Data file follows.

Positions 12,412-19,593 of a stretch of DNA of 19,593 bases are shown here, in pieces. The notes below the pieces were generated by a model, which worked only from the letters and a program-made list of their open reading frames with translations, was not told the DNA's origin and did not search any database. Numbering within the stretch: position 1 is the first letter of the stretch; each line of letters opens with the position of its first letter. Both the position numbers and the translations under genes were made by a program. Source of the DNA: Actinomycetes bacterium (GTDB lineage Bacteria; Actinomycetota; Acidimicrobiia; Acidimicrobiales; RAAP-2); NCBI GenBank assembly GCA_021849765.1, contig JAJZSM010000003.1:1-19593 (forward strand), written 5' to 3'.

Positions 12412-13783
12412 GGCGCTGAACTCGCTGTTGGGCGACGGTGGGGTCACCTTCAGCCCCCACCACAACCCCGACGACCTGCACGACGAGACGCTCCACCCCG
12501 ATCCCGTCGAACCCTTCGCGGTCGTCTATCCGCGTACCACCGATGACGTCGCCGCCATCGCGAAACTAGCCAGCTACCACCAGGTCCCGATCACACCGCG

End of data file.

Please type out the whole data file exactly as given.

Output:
Positions 12,412-19,593 of a stretch of DNA of 19,593 bases are shown here, in pieces. The notes below the pieces were generated by a model, which worked only from the letters and a program-made list of their open reading frames with translations, was not told the DNA's origin and did not search any database. Numbering within the stretch: position 1 is the first letter of the stretch; each line of letters opens with the position of its first letter. Both the position numbers and the translations under genes were made by a program. Source of the DNA: Actinomycetes bacterium (GTDB lineage Bacteria; Actinomycetota; Acidimicrobiia; Acidimicrobiales; RAAP-2); NCBI GenBank assembly GCA_021849765.1, contig JAJZSM010000003.1:1-19593 (forward strand), written 5' to 3'.

Positions 12412-13783
12412 GGCGCTGAACTCGCTGTTGGGCGACGGTGGGGTCACCTTCAGCCCCCACCACAACCCCGACGACCTGCACGACGAGACGCTCCACCCCG
12501 ATCCCGTCGAACCCTTCGCGGTCGTCTATCCGCGTACCACCGATGACGTCGCCGCCATCGCGAAACTAGCCAGCTACCACCAGGTCCCGATCACACCGCG